The City of Ballarat is refusing to detail the expenses which led to the net cost of the Ballarat Aquatic and Leisure Centre ballooning 470 per cent over the 2015/16 financial year.
The City of Ballarat Annual Report, which was presented at Wednesday night’s council meeting, showed $1.39 of every $100 of ratepayer money was spent on the BALC, up from 29 cents the previous year.
At the meeting City of Ballarat director of business services Glenn Kallio said the blowout was caused by council having to foot the bill for a “number of substantial one-off expenses” after taking over the centre in September 2015.
“There were a number of expenses incurred in order to bring the centre back up to standard,” he said at the meeting.
However the council refused to disclose what those expenses were, citing “commercial-in-confidence”, despite the City of Ballarat having full control of the premises for more-than 12 months.
“It follows a mutual agreement between the City of Ballarat and the Ballarat YMCA to change the working arrangements at the BALC, and this is commercial-in-confidence and unable to be detailed,” a statement from Mr Kallio said.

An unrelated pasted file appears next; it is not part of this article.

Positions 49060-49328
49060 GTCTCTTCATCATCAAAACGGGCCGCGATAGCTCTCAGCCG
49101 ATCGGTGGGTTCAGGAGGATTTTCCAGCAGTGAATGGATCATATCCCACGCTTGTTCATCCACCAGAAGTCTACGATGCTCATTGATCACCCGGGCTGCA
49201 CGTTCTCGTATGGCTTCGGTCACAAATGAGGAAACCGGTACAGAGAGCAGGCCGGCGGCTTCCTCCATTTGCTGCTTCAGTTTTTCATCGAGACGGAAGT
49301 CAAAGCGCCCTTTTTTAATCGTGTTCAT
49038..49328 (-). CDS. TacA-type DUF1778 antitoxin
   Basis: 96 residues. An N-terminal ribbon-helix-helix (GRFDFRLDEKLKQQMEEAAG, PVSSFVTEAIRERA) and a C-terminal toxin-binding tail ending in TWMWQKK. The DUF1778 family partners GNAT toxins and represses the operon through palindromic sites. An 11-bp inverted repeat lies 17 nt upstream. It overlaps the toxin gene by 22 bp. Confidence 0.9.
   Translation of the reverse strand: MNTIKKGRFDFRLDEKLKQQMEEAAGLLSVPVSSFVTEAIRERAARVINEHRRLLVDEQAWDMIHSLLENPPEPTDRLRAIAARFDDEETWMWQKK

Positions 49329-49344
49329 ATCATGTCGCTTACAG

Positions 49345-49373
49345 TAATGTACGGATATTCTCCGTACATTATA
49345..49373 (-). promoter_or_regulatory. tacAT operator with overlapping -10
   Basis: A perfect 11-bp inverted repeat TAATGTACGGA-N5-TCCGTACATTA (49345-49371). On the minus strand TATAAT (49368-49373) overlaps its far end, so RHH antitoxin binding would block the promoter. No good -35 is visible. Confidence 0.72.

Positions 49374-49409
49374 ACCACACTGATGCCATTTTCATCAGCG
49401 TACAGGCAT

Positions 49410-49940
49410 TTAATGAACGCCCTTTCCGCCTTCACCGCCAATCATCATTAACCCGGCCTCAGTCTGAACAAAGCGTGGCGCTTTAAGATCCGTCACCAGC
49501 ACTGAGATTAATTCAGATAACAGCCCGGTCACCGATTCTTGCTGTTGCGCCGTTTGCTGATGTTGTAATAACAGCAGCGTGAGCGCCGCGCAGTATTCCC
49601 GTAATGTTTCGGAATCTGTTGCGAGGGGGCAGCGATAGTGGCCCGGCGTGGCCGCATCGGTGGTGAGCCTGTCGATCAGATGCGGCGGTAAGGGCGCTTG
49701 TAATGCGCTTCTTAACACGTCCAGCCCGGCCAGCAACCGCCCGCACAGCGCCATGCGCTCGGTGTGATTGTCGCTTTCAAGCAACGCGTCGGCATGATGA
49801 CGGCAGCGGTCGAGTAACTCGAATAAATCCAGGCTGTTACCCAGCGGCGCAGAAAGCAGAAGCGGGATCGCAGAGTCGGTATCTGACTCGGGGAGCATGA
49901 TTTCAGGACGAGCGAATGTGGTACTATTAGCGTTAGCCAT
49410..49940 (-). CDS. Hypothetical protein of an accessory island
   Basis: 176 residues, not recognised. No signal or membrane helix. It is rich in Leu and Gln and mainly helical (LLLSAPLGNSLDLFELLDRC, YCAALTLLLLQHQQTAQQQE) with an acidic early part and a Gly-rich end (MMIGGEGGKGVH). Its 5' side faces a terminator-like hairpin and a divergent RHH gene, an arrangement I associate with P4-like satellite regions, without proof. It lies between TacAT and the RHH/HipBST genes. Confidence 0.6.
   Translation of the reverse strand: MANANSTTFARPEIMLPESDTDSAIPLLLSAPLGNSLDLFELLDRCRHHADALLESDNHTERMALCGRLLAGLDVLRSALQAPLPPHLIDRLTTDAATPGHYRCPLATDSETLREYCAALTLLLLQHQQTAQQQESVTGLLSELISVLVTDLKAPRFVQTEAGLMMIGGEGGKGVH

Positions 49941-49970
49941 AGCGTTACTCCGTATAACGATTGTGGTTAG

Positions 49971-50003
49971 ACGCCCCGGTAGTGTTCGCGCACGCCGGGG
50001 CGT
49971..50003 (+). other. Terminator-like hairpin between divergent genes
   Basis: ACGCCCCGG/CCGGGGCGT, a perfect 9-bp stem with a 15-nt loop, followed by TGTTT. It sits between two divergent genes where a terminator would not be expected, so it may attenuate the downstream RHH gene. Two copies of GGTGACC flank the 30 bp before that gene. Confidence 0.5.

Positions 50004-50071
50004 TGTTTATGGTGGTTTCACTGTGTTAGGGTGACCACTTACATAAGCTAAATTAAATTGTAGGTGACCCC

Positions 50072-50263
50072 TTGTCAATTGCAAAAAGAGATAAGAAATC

The substantial increase in cost to the ratepayer came despite the fact patronage increased over the past 12 months at the Gilles Street North facility.
The City of Ballarat came to mutual agreement to take control of the management of the facility from the YMCA last year, less-than three years into a decade-long, $5.8 million contract.
At the time of the takeover, then-chief executive Anthony Schink said there would be no cost to council or ratepayers in the process of transferring the centre's management operations.
Despite saying the facility needed to be brought “up to standard”, Mr Kallio declined to comment on the condition of the BALC before the City of Ballarat takeover.
Ballarat Residents and Ratepayers governance working group convener and former mayor John Barnes said the council had shown a lack of transparency with its handling of the aquatic centre.
“Most of the councillors came in on a ticket of greater transparency and they’ve collectively failed,” Mr Barnes said.
“The annual reports are excellent PR documents but they are spin and they don't provide transparency into the operations of council.”